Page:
However, we may find ourselves in a part of the weight space that isn’t very resilient - that is, small changes to the weights may result in big changes to the loss. We want to encourage our model to find parts of the weight space that are both accurate and stable. Therefore, from time to time we increase the learning rate (this is the ‘restarts’ in ‘SGDR’), which will force the model to jump to a different part of the weight space if the current area is “spiky”. Here’s a picture of how that might look if we reset the learning rates 3 times (in this paper they call it a “cyclic LR schedule”):


(From the paper Snapshot Ensembles).

The number of epochs between resetting the learning rate is set by cycle_len, and the number of times this happens is referred to as the number of cycles, and is what we’re actually passing as the 2nd parameter to fit(). So here’s what our actual learning rates looked like:

learn.sched.plot_lr()

png

Good Tip: Save your weights as you go!

learn.save('224_lastlayer')

Fine-tuning and differential learning rate annealing

Now that we have a good final layer trained, we can try fine-tuning the other layers. To tell the learner that we want to unfreeze the remaining layers, just call (surprise surprise!) unfreeze().

learn.unfreeze()

In general you can only freeze layer from ‘n’ and on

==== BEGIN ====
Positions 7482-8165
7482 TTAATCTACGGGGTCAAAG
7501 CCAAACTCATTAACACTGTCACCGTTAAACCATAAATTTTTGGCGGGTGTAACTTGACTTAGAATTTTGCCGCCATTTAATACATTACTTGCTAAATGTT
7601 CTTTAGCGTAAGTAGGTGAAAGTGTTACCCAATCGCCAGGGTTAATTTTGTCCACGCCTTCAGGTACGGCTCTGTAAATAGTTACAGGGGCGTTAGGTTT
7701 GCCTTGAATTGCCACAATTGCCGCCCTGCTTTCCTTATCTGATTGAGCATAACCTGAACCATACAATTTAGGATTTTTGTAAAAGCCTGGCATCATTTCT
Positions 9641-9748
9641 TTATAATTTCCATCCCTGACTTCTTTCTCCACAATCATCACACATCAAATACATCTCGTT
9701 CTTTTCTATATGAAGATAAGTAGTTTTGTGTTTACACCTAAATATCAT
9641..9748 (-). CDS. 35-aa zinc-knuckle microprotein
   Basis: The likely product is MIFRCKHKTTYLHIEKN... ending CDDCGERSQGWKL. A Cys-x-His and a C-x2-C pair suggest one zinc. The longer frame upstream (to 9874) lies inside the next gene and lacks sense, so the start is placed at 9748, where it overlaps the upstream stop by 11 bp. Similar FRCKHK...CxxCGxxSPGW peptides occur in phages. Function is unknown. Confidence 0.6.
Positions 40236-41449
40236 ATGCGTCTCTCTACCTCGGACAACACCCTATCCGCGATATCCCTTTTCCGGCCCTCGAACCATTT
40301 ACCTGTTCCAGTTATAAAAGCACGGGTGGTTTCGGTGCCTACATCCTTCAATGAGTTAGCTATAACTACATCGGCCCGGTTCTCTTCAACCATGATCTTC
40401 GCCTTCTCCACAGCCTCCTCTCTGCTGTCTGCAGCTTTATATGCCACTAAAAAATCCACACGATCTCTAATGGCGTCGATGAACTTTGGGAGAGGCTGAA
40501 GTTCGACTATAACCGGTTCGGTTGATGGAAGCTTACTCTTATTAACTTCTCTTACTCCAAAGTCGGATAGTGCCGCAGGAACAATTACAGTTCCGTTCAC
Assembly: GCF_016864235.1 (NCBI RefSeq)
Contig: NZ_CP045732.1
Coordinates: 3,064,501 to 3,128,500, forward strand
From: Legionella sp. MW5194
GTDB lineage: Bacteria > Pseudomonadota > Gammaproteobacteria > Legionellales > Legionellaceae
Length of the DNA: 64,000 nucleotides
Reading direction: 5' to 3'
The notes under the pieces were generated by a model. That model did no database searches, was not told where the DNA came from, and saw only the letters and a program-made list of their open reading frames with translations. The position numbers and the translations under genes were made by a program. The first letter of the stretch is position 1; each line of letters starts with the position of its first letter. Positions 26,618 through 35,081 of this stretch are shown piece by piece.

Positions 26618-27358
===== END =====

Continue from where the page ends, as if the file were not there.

Note that the other layers have already been trained to recognize ImageNet photos (whereas our final layers where randomly initialized), so we want to be careful of not destroying the carefully tuned weights that are already there.

Generally speaking, the earlier layers (as we’ve seen) have more general-purpose features. Therefore we would expect them to need less fine-tuning for new datasets. For this reason we will use different learning rates for different layers: the first few layers will be at 1e-4, the middle layers at 1e-3, and our Fully Connected (FC) layers we’ll leave at 1e-2 as before. We refer to this as differential learning rates, although there’s no standard name for this technique in the literature that we’re aware of.

Specifying learning rates

We are going to specify ‘differential learning rates’ for different layers. We are grouping the blocks (ResNet blocks) in different areas and assigning different learning rates.